FAQs for Biology Students

What courses are required for the Biology Major?

All biology majors begin by taking an introductory course called"Concepts in Biology". This course focuses on two issues of current concern—the human genome, and infectious diseases—and is designed to emphasize both an understanding about the scientific method, and acquisition of skills that are needed to be a successful scientist. This course also introduces students to a consideration of Christian responses to controversial issues like evolution, genetic engineering and environmental stewardship.

Following this, all students take a series of three core courses that cover the major subdisciplines in biology: Molecules to Cells, Animal Form and Function, and Adaptation and Environment. All levels of biology are studied in these courses, ranging from cell biology to physiology to ecology. One upper-level course is required in each of these three biology subdisciplines, and one of these courses must be a plant-related course (Plant Physiology, Sustainable Agriculture, or Natural History of the Shenandoah Valley).

A research experience (a designated research course coupled with an independent project) is required; and a senior capstone course focuses on issues of science, faith and ethics. Other biology courses may be required for specific tracks. A total of 32 semester hours of biology courses are required for all biology majors. In addition, students take two semesters of general chemistry, and one semester each of organic chemistry, physics and calculus.

For a more comprehensive listing of biology course requirements, including requirements specific for the various biology programs, go to the course catalog.

How do I declare a major in biology?

A biology major may be declared when you apply at EMU, or at any time by filling out a “Change of Major” form available at the Registrar’s Office. Once you declare a major, you will be assigned an advisor who will help you with the course selections that will help you succeed in the major.

Is it possible to do research in a faculty laboratory?

We believe that participation in original research projects is an important means of teaching the scientific process and critical thinking skills. Students in biology therefore are required to participate in faculty-led research projects as a means of actively learning about how the process of science. Students are encouraged to speak with a faculty member who is leading a research project that interests them. Normally students choose a specific project that falls within a larger, ongoing, research project in the laboratory of a faculty member.Students meet on a regular basis with faculty to discuss progress, and sometimes get together with other research groups to exchange ideas.In some cases, research results lead to presentations at national scientific meetings.

How can I find out what type of research the faculty do?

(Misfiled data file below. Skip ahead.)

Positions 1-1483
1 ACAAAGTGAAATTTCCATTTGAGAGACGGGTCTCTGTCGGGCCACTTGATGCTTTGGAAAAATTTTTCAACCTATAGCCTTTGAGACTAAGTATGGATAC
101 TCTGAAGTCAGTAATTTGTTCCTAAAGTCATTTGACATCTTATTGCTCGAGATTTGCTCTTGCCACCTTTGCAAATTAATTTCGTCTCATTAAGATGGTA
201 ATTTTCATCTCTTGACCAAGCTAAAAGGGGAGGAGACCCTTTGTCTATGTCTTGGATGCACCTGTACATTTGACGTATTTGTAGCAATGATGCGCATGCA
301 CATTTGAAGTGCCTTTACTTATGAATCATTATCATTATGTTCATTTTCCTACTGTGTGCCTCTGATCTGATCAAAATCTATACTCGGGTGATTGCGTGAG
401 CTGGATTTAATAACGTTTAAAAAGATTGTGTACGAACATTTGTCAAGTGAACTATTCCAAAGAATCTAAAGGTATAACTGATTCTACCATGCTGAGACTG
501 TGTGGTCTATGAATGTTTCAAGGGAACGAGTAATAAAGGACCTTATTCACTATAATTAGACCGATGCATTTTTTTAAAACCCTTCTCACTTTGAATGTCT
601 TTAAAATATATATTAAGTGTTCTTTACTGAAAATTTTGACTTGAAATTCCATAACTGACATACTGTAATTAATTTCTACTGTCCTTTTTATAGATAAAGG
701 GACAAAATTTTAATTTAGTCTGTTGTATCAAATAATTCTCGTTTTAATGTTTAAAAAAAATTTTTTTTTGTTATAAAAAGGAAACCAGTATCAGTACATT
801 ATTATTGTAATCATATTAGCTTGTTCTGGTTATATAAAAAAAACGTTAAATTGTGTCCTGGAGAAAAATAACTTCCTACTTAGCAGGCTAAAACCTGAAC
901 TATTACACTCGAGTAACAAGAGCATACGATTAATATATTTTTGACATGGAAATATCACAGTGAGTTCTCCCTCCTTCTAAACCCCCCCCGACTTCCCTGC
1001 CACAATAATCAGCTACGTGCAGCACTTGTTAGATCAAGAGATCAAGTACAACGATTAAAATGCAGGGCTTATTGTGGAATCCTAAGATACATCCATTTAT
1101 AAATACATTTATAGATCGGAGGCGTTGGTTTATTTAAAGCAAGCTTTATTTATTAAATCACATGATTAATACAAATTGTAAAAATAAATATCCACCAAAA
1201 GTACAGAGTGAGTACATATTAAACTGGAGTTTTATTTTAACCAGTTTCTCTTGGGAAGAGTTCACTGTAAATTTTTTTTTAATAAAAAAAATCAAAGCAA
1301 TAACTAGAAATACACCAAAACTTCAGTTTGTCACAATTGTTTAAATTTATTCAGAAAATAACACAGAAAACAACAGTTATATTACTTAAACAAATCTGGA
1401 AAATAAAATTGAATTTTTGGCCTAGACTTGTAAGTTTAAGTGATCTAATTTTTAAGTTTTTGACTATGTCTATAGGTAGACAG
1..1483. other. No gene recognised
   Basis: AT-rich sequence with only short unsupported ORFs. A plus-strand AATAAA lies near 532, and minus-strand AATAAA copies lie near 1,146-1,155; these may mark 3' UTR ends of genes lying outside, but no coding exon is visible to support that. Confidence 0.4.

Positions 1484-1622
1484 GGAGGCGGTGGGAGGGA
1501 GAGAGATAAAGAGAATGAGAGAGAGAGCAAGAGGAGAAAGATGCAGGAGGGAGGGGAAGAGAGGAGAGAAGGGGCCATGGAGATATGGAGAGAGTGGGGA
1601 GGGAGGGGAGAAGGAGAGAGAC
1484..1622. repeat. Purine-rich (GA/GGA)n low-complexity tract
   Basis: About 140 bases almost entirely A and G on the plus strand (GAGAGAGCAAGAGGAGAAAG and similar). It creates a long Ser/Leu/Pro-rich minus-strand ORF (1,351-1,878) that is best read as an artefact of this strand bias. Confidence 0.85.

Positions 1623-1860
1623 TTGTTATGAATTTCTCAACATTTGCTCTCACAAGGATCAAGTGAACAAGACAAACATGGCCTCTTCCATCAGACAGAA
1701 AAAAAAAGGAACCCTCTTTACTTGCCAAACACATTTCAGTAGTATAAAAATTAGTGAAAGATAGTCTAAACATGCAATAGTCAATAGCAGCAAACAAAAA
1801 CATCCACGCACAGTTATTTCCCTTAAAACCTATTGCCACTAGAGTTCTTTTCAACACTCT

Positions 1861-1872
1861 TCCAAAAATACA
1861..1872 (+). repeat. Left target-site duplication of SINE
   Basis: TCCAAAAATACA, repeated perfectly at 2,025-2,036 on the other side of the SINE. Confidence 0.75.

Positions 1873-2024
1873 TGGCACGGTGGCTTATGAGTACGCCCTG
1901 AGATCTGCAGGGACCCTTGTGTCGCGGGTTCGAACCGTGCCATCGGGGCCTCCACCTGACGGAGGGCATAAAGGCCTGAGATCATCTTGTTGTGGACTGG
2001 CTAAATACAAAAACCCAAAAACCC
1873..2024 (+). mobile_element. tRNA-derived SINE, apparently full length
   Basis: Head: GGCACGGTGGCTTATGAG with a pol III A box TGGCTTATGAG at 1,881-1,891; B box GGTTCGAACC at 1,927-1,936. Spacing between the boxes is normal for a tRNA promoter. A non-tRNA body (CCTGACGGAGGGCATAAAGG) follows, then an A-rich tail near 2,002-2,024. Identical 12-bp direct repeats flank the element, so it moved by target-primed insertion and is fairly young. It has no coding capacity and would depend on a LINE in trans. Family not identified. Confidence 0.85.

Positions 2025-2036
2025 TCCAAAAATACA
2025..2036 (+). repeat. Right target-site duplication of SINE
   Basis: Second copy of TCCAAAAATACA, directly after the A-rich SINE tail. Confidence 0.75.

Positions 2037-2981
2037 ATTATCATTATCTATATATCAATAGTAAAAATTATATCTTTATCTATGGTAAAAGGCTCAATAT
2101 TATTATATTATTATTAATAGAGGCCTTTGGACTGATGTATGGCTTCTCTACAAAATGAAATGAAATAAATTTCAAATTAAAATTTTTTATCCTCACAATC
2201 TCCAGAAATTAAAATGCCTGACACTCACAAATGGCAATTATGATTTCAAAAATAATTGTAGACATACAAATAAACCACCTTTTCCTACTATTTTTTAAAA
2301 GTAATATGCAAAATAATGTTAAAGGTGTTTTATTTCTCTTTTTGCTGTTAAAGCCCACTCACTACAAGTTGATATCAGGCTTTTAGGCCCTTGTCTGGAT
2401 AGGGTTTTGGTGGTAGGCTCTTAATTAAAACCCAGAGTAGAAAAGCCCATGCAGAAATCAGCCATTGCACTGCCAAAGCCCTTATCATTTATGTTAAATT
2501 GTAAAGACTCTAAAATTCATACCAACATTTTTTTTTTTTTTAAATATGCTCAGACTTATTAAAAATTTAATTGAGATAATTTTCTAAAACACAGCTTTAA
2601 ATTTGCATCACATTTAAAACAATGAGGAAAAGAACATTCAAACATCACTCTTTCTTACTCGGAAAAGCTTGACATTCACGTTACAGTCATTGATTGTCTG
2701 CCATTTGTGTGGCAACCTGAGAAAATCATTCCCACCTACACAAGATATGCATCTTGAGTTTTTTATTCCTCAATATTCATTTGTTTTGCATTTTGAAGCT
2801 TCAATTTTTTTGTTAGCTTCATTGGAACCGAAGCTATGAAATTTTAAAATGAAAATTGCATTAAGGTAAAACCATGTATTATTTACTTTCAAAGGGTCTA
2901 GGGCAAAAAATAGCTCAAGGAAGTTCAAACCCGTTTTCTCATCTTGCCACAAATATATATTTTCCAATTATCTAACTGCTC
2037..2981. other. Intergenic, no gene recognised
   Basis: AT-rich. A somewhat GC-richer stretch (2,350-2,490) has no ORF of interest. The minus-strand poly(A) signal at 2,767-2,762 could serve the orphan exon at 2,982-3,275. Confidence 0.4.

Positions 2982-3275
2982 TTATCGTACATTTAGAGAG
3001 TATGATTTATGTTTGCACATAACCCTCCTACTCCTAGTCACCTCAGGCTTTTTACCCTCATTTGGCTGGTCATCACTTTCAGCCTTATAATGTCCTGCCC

You are always free to speak with faculty members about their research interests and ongoing projects—like most scientists they will be enthusiastic about explaining the significance of their results!For brief descriptions of general interests, go to the research page. Better yet, read about what students are doing right alongside professors!

What types of facilities are available for use for Biology courses and research projects?

We are lucky to possess a variety of equipment that increases the range of biological experiments that can be performed.Here is a brief list of some of the facilities that are routinely utilized in the biological classroom and research laboratories:

Microscopy Facilities:
Transmission Electron Microscope,
Microtome,
Light Microscope with DIC, phase and epifluorescence capabilities,
Compound microscopes
Nikon binocular dissecting scopes

Biochemistry & Molecular Biology Facilities:
Incubators, autoclave
Ultraspeed centrifuge,
Electrophoresis equipment,
Spectrophotometers
pH/voltage meters,
High-peformance liquid chromatography
Atomic Absorption Spectrophotometer
Thermal Cycler for PCR

Anatomy & Physiology Facilities:
Preserved organs
Human cadavers for anatomy
Physiograph equipment

Ecology Facilities:
Greenhouse
Park Woods Reserve
Field Environmental Monitoring Equipment
Binoculars and Spotting Telescopes
Environmental Growth Chamber

What extracurricular activities do Biology majors participate in?

We believe that student benefit greatly from the diverse opportunities available at a Christian liberal arts university. We therefore encourage students to participate in the range of activities while at EMU. There are several organizations that provide extra-curricular activities within the field of biology, such as Earthkeepers, a club devoted to promoting responsible stewardship of the earth, or the Pre-professional Health Club, which provides a venue for medical-related activities.

Most Biology majors are active in organizations outside of the sciences as well. We are proud of the outstanding musicians, artists, athletes, and journalists, to name just a few of the talents found in our majors! Finally, many Biology students are devoted to volunteer organizations that provide services to other people and to our earth. These volunteer opportunities range from (for instance) volunteering at a local free health clinic to helping to restore a local stream.